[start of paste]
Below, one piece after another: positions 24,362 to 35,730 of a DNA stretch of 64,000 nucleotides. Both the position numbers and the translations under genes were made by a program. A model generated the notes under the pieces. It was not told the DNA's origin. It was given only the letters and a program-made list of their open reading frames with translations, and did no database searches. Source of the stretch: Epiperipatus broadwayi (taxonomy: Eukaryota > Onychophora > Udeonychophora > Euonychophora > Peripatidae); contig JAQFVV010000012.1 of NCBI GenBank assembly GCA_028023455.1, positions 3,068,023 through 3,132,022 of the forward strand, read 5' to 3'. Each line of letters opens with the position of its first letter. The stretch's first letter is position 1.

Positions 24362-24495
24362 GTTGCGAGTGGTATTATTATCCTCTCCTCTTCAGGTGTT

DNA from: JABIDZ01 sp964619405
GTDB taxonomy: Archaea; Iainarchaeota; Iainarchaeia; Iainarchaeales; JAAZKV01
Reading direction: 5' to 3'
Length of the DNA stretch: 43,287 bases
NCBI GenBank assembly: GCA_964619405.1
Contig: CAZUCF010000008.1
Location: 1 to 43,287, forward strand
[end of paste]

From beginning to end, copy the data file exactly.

Below, one piece after another: positions 24,362 to 35,730 of a DNA stretch of 64,000 nucleotides. Both the position numbers and the translations under genes were made by a program. A model generated the notes under the pieces. It was not told the DNA's origin. It was given only the letters and a program-made list of their open reading frames with translations, and did no database searches. Source of the stretch: Epiperipatus broadwayi (taxonomy: Eukaryota > Onychophora > Udeonychophora > Euonychophora > Peripatidae); contig JAQFVV010000012.1 of NCBI GenBank assembly GCA_028023455.1, positions 3,068,023 through 3,132,022 of the forward strand, read 5' to 3'. Each line of letters opens with the position of its first letter. The stretch's first letter is position 1.

Positions 24362-24495
24362 GTTGCGAGTGGTATTATTATCCTCTCCTCTTCAGGTGTT

DNA from: JABIDZ01 sp964619405
GTDB taxonomy: Archaea; Iainarchaeota; Iainarchaeia; Iainarchaeales; JAAZKV01
Reading direction: 5' to 3'
Length of the DNA stretch: 43,287 bases
NCBI GenBank assembly: GCA_964619405.1
Contig: CAZUCF010000008.1
Location: 1 to 43,287, forward strand